When Sashin Singh has a few minutes to spare, he’s probably going to use them to text.
Singh said he uses his phone mostly for texting, sending short messages when he’s at work and can’t call people, and to check his Facebook wall when he’s bored.
If you ask him whether he’s addicted, he says he’s not certain. “My girlfriend thinks I am,” he said. “We usually sit in the same room but don’t speak for hours as we are both busy on one of our smart devices.”
If Singh is addicted to his phone, he’s not alone. While addiction to apps or texting is not a recognized medical condition, there have been numerous studies produced on whether the technology causes more harm than good.
A study by Case Western Reserve School of Medicine found that teens who spend a lot of time on texting or on social media also are more likely to use drugs or alcohol and get into fights.
Using a smartphone or computer just before bed can lead to sleep loss, according to a study from the National Sleep Foundation.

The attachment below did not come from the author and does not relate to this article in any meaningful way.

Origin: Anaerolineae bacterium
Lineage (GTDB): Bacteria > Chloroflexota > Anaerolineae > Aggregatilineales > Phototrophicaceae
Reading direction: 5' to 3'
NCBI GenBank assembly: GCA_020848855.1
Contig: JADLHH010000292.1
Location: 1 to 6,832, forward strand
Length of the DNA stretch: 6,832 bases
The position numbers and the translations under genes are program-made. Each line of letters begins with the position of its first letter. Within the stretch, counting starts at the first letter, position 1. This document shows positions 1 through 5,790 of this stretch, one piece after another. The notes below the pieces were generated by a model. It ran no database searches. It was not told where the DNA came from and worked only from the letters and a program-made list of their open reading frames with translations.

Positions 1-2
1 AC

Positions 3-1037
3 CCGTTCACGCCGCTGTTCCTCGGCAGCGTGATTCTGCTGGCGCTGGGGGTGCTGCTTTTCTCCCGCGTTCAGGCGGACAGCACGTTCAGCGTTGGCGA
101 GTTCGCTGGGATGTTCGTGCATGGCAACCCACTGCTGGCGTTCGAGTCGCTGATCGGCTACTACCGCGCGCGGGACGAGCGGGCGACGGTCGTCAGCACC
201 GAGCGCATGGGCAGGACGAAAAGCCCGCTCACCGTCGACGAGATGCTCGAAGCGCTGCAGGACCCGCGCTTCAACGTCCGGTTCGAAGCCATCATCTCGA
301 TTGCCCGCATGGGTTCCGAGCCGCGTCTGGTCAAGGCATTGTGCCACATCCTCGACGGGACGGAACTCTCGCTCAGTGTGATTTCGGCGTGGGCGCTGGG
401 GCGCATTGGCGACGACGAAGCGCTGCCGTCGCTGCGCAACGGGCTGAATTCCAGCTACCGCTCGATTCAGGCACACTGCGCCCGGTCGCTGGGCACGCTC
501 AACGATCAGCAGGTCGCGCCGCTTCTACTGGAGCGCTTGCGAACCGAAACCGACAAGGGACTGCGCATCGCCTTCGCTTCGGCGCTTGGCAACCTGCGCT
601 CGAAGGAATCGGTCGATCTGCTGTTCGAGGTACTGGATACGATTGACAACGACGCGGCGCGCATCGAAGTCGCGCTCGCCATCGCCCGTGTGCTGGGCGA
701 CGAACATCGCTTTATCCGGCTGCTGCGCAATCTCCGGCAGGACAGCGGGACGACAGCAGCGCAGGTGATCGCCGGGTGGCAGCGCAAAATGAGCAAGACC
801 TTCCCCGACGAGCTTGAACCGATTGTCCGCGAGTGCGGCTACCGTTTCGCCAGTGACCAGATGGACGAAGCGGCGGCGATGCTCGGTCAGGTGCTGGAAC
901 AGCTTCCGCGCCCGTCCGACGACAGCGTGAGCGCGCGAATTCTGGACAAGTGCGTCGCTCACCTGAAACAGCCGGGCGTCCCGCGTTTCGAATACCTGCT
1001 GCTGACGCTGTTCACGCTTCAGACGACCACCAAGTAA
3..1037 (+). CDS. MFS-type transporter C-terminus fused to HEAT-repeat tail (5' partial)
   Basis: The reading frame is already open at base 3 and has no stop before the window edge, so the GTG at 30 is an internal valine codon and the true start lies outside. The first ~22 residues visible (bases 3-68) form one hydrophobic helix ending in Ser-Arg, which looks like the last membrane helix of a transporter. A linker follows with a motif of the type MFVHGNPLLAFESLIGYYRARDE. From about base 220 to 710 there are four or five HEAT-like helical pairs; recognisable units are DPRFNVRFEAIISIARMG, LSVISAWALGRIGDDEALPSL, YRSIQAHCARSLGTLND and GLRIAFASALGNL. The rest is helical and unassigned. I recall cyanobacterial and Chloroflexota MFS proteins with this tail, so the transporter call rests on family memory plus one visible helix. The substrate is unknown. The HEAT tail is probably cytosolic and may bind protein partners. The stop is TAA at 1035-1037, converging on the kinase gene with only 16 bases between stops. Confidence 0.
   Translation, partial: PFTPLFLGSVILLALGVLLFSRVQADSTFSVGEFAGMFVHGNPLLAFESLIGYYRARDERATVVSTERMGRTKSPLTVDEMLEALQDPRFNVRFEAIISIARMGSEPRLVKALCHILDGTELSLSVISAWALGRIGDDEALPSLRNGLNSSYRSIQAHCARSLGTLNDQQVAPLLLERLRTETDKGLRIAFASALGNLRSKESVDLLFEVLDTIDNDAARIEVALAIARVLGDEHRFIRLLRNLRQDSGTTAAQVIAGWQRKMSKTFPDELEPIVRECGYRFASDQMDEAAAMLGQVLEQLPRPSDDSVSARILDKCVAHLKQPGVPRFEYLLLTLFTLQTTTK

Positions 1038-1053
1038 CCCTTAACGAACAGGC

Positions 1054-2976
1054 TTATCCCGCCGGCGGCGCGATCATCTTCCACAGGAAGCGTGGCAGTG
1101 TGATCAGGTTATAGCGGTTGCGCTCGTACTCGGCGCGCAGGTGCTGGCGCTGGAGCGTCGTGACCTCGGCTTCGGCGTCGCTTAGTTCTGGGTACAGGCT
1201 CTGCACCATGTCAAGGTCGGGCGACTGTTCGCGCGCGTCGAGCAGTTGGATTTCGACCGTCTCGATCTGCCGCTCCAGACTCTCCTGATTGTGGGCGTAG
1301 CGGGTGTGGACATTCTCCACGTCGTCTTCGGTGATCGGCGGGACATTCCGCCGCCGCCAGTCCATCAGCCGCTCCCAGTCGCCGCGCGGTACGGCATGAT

But ignoring your phone can be difficult.
A recent article in the New York Times by author and brand consultant Martin Lindstrom claimed that the top three most powerful affecting sounds in the world are baby giggles, the Intel chime and a vibrating phone.
Singh confesses to feeling lost without his phone. He never turns it off.
“Even when it’s charging, it’s on,” he said. “I left it once and went home on my lunch break just to get it.Its a part of my wardrobe.”
Smartphones also can be habit-forming, according to a study by Helsinki Institute for Information Technology and Intel Labs. Researchers found that smartphone users in the United States and in Finland checked their phones repeatedly throughout the day, usually for less than 30 seconds. They observed that the checks are usually triggered by the same things: a person may always check email while commuting or the news when bored.
“It’s a boredom buster,” said Chantel Nair
She said she typically uses her smartphone truly as a phone, but the apps and texting also pose a great distraction when you’re stuck waiting for something.
Smartphones have their perks but there is a thin line between being tech-savy and being addicted.